Ethiopian Food as a Means of Sacral Landscape Formation in Herodotus History

Rūdolfs Reinis Vītoliņš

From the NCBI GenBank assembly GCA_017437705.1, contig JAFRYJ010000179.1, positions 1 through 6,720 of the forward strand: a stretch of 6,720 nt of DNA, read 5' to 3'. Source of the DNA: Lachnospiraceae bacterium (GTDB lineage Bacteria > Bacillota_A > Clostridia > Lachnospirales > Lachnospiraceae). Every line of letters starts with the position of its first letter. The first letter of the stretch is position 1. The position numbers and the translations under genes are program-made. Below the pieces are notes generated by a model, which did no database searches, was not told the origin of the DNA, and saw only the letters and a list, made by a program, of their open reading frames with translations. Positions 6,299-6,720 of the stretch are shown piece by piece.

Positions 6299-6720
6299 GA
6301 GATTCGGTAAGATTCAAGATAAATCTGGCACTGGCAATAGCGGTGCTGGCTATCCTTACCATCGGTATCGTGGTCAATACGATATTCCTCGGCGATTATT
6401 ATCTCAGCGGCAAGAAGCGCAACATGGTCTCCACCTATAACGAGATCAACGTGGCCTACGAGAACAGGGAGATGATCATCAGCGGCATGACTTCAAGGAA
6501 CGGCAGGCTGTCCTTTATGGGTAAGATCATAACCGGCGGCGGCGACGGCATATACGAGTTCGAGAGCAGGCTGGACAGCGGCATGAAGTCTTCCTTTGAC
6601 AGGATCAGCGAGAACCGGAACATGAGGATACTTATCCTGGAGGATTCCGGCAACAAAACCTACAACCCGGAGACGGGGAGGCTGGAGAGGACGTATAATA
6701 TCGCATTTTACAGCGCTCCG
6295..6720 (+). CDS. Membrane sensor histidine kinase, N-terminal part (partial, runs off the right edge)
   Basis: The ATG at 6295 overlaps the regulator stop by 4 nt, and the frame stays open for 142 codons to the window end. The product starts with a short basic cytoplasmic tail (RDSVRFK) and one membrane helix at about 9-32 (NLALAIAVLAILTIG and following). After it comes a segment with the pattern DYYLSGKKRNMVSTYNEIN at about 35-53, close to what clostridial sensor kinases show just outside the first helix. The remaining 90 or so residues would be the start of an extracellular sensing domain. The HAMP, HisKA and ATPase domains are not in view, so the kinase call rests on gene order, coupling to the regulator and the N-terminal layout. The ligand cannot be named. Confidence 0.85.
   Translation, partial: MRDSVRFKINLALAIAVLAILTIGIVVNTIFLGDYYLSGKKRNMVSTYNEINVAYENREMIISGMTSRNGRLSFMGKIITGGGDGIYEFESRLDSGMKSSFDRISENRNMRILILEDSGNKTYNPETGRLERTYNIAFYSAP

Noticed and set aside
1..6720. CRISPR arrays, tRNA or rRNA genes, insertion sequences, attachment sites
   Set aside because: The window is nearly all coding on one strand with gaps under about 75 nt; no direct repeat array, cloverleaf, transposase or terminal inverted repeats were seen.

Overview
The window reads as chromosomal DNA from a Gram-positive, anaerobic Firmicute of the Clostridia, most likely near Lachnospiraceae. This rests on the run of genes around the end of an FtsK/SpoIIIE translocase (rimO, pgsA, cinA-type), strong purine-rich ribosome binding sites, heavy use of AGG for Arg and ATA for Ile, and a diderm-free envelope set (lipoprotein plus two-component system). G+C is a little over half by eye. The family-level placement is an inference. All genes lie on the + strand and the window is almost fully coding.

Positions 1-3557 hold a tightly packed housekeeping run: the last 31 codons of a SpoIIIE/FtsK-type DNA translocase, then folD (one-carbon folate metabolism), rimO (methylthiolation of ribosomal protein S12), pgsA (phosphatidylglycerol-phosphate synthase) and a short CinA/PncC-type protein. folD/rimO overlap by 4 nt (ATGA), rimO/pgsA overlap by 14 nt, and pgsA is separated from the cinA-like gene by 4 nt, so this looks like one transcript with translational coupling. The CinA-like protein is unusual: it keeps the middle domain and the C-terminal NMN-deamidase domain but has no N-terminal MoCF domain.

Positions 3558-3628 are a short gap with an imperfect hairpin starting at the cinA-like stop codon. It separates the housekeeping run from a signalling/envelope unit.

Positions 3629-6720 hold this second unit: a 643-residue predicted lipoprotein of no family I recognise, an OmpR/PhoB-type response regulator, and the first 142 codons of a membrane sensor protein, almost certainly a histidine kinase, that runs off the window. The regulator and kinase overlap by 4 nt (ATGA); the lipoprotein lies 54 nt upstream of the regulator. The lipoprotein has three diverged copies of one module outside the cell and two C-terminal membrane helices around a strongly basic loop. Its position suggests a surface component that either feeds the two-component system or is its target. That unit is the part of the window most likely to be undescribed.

The aim of the article is to investigate how description of food accounts for the differences between mad conquer Cambyses and the long living, pious Ethiopians. The article first illustrates the location of sacred and mythical Ethiopia on the mental maps of the Greeks. Second, it investigates the discussion about agriculture between Persian spies and Ethiopians in Herodotus’ narrative. Third, it investigates how Ethiopian eating traditions incorporate traditions of Hellenic cults. Fourth, it shows how Persians, by trying to obtain sacred Ethiopian food, lose their humanity. The article concludes that Herodotus is using mythical concepts about Ethiopians and Hellenic cult traditions to shows us specific details about different cultures and the logical clashes between them. In a sense the Ethiopians are mirror images of the Hellenes but wiser and more capable of fighting against Persian conquest.